[INFOGRAPHIC] Major Gift Fundraising By The Numbers

Getting started in major gift fundraising can be tough, especially for organizations and fundraisers who have never cultivated and solicited a large gift.

This primer to major gifts combines data from our own survey of more than 700 nonprofits and advice from top major gift fundraisers in North America. Use the data below to create an effective strategy!infographic-major-gift-fundraising-by-the-numbers

Raw Data:

  • 58.87% of nonprofits do not have a major gift strategy
  • 53.37% of nonprofits consider multiple major gifts to be absolutely vital
  • 67.54% of nonprofits do not have a dedicated, full-time major gift fundraiser
  • 43.74% of nonprofits define a major gift as greater than $1,000
  • 35.90% of nonprofits define a major gift as greater than $10,000
  • 75.32% of nonprofits say a lack of investment on their part (manpower, expertise, strategy, etc.) is why they don’t do major gift fundraising
  • 88% of total dollars raised comes from 12% of donors

Anatomy of a major gift donor:

  • Already in your donor database
  • Has a deep passion for your mission
  • Has been giving to your organization for five years or more
  • Has the financial capacity for a major gift
  • Is a current or former board member or volunteer

Five things to look for during prospect research:

  • Previous giving to your nonprofit
  • Giving to other nonprofits
  • Participation as a foundation trustee
  • Federal political giving
  • Real estate ownership

Metrics you should track for success:

Activity Metrics >>

  • Actions (phone calls, letters, etc.)
  • Moves management plans created
  • Appointments set
  • Appointments kept
  • Number of personal visits
  • Percentage of unique visits
  • Asks made
  • Acknowledgements sent
  • Assists/shared credit

Constituent Metrics >>

  • Total prospects
  • New prospects
  • New referrals
  • Moves
  • Ask pipeline (donors) by stage
  • Ask pipeline (dollars) by stage
  • Status change
  • Gifts secured
  • Gifts declined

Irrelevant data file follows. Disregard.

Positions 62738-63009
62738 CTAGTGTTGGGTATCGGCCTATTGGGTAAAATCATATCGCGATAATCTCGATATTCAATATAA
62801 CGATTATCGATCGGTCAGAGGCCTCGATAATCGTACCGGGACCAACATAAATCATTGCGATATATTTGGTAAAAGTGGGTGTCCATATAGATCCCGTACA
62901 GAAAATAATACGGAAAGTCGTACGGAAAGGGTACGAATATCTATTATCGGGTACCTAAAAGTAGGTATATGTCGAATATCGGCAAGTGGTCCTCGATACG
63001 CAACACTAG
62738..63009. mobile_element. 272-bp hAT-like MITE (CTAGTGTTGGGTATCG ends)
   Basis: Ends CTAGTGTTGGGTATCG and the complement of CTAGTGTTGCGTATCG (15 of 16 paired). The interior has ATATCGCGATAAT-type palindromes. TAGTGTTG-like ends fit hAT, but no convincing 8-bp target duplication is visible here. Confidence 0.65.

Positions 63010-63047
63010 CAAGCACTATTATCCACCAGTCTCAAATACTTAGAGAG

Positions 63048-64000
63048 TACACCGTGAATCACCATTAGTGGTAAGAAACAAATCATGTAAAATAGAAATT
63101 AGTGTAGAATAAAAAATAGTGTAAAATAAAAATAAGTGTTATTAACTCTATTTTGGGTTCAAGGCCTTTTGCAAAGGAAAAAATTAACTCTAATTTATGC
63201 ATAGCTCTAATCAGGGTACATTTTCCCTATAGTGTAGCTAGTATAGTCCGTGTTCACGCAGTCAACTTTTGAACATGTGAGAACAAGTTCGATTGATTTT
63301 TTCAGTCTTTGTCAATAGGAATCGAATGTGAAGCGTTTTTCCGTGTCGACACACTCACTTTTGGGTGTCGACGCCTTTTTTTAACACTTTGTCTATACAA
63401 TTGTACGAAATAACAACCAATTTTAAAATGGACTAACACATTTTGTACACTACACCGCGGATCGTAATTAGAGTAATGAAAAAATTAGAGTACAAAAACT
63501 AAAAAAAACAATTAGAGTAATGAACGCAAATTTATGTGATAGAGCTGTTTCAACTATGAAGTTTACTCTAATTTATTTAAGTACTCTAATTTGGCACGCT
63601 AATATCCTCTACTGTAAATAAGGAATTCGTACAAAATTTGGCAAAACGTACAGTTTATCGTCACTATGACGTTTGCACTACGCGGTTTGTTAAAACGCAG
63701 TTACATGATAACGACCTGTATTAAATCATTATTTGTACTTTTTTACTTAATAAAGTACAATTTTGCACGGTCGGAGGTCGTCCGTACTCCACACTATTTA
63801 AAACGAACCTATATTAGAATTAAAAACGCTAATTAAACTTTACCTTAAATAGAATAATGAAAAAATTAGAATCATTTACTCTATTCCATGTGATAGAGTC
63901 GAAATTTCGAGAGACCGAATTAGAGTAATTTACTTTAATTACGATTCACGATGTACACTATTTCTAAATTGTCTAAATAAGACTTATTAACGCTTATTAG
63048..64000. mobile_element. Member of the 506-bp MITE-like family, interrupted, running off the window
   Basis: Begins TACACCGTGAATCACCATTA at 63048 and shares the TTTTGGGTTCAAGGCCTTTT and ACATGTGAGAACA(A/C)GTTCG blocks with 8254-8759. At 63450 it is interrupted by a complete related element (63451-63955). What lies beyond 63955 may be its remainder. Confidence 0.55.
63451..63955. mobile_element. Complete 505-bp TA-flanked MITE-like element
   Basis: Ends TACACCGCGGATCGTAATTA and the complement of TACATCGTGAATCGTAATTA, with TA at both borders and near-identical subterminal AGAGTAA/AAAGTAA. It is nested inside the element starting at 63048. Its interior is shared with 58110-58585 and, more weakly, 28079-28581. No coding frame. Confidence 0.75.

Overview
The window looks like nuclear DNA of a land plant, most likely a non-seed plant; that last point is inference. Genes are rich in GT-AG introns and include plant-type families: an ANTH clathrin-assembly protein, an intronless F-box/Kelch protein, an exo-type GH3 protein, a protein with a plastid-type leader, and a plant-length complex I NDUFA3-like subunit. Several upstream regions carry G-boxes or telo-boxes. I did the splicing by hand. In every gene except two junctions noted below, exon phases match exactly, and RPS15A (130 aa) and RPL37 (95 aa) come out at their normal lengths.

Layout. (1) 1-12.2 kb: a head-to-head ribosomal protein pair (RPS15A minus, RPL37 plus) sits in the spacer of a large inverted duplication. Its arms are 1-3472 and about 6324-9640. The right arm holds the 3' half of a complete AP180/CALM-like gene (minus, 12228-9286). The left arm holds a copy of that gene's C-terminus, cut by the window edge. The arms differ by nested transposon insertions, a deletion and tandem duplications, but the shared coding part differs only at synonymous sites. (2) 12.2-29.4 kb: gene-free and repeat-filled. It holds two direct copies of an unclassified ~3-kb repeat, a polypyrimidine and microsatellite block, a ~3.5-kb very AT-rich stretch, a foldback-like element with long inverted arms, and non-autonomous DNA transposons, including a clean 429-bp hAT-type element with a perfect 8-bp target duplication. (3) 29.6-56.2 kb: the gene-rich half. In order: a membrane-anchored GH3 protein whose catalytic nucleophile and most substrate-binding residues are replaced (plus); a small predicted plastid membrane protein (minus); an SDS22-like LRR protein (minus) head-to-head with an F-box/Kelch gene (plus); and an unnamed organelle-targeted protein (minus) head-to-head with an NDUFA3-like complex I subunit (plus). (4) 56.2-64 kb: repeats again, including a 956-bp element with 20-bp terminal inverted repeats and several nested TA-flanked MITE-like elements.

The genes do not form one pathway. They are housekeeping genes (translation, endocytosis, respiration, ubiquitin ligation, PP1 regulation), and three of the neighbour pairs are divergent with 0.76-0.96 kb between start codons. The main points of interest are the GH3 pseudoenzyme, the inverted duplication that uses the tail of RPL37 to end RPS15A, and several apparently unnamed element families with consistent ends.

• Ask/decline ratio
  • Pledges paid

Making the ask:

  • At least 18-24 moves to cultivate
  • Ask in person
  • Ask for a specific dollar amount
  • Tie it to a project (avoid undesignated asks)
  • Say thank you, even if the answer is “no”

Major gift fundraising

Jennifer Crothers

Jennifer Crothers

Jennifer Crothers was a graphic designer at Bloomerang
By | 2017-06-10T19:03:11+00:00 March 23rd, 2015|Major Gifts|

8 Comments

  1. […] Major gifts and major gift donors are defined in various ways. Suffice to say, they are the backbone of any major campaign and of virtually all giving for every nonprofit relying mostly on fundraising funds to sustain their budget and mission. This is especially true when you consider that 12% of donors provide 88% of all dollars given. […]

  2. […] [INFOGRAPHIC] Major Gift Fundraising By The Numbers. This is a truly excellent primer to major gift fundraising from Bloomerang, designed by Jennifer […]

  3. […] I hope this one isn’t controversial for you. 80% of the money in the U.S., according to Giving USA, comes from individuals. And of these donors, 12% account for the lion’s share of the money raised – 88%! […]

  4. Sheila Ferguson April 17, 2016 at 8:20 pm - Reply

    Good info! Thanks

  5. […] 80 to 90 percent of an average nonprofit’s annual fundraising. Of all U.S. donors, 12 percent account for the lion’s share of the money raised—88 percent! So embracing major-gift fundraising […]

  6. […] Did you know that of all U.S. donors, 12 percent account for the lion’s share of the money raised—88 percent! […]

  7. […] Major individual gifts account for the lion’s share of philanthropy, with 88% of dollars raised coming from 12% of donors. The number one reason people don’t give is […]

  8. […] Did you know that roughly 12% of donors in the U.S. account for nearly 88 percent of the annual fundraising by non-profits? It may sound like a pipe dream that you’ll find a major donor for your non-profit, but they are certainly out there. Do you have someone committed to hunting down one of these major donors? Do you have a strategy to find and retain them? This could be an answer to year-to-year budgetary concerns, so you need to make that effort. […]

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